Climate in the classroom

26 Jun 2023

Sustainability topics are not yet sufficiently represented in formal education. Katrin Geneuss explains in an interview how this could be changed.

Dr. Katrin Geneuss works as a researcher and teacher trainer at LMU for the el mundo certificate program, which responds to calls from the spheres of science, politics, and society at large to enshrine sustainable development education in school syllabuses across all subjects. She is also responsible for the schools program and sustainable education in the CDRterra research project, which is investigating the potential of carbon dioxide removal from the atmosphere. In October, CDRterra will host an education conference in Munich, bringing together experts from research, education and policy to develop a vision for sustainable education.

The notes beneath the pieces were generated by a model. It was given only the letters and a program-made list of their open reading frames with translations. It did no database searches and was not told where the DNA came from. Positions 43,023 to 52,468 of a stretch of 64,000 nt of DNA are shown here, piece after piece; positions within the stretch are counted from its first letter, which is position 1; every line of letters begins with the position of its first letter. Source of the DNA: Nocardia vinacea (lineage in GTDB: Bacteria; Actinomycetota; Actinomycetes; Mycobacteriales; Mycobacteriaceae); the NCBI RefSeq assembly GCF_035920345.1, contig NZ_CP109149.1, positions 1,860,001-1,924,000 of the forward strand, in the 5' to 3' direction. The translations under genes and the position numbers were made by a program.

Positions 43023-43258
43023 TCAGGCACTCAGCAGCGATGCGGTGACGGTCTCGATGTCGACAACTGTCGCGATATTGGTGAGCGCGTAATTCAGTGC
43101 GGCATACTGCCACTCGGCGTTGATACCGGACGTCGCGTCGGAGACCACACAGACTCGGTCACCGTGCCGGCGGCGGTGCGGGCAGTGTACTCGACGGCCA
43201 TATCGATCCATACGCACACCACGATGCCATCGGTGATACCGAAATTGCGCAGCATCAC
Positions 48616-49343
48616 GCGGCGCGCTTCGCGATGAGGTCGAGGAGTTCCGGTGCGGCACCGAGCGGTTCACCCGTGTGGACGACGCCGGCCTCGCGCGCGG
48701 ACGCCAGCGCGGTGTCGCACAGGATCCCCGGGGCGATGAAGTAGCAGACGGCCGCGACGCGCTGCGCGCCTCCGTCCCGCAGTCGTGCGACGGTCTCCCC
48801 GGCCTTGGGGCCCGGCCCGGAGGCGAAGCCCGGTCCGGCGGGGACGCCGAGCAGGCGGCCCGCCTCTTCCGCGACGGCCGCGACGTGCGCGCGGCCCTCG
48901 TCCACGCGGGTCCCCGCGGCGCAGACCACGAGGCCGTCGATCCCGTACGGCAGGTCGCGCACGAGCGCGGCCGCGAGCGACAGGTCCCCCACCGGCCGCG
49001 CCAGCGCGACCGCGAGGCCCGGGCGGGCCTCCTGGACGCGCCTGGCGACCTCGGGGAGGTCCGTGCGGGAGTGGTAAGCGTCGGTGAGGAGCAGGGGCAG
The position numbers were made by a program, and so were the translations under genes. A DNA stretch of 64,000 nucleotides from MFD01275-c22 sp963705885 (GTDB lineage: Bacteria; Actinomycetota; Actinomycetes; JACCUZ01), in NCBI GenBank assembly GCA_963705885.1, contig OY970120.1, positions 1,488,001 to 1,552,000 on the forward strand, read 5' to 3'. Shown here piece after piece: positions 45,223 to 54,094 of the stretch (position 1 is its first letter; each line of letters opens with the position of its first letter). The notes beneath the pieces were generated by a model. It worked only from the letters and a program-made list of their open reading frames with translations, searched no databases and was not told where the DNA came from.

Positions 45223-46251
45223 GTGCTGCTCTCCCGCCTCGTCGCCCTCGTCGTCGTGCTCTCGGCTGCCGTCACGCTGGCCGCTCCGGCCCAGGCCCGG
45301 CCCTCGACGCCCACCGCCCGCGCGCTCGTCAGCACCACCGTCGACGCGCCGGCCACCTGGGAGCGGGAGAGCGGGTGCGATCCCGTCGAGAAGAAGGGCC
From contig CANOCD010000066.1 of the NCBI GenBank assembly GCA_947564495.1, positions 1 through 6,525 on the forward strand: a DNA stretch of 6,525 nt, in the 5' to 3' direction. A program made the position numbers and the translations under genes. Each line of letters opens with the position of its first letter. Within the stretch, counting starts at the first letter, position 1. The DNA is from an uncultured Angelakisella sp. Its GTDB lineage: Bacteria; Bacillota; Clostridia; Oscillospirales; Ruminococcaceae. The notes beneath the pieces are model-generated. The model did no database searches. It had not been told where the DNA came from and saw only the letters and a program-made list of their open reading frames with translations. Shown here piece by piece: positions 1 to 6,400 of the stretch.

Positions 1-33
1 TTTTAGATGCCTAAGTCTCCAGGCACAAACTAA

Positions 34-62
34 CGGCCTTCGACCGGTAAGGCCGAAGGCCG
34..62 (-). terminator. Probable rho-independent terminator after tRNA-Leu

Climate topics in school

Today's students are the generation that will feel the immediate consequences of the climate crisis the most. They must be enabled and empowered to shape their own future.

© IMAGO/Pond5

Why incorporate climate and sustainability topics into school lessons in the first place?

Katrin Geneuss: Climate change is the great challenge of our time. Many conclusions flow from this premise which are not limited to the ecological sphere but also implicate society, business, and culture. We must address these problems – here and now and with an eye to the future. It follows, then, that this group of themes has to be covered in the classroom. Schools contain the full breadth of a society’s population of young people. So we reach everybody there, regardless of their bubble, their social class, or their origin. Furthermore, today’s students are the generation that will feel the direct consequences of the climate crisis most strongly. They must be enabled and empowered to shape their own future.


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What is the status quo? How is the topic currently being addressed in schools?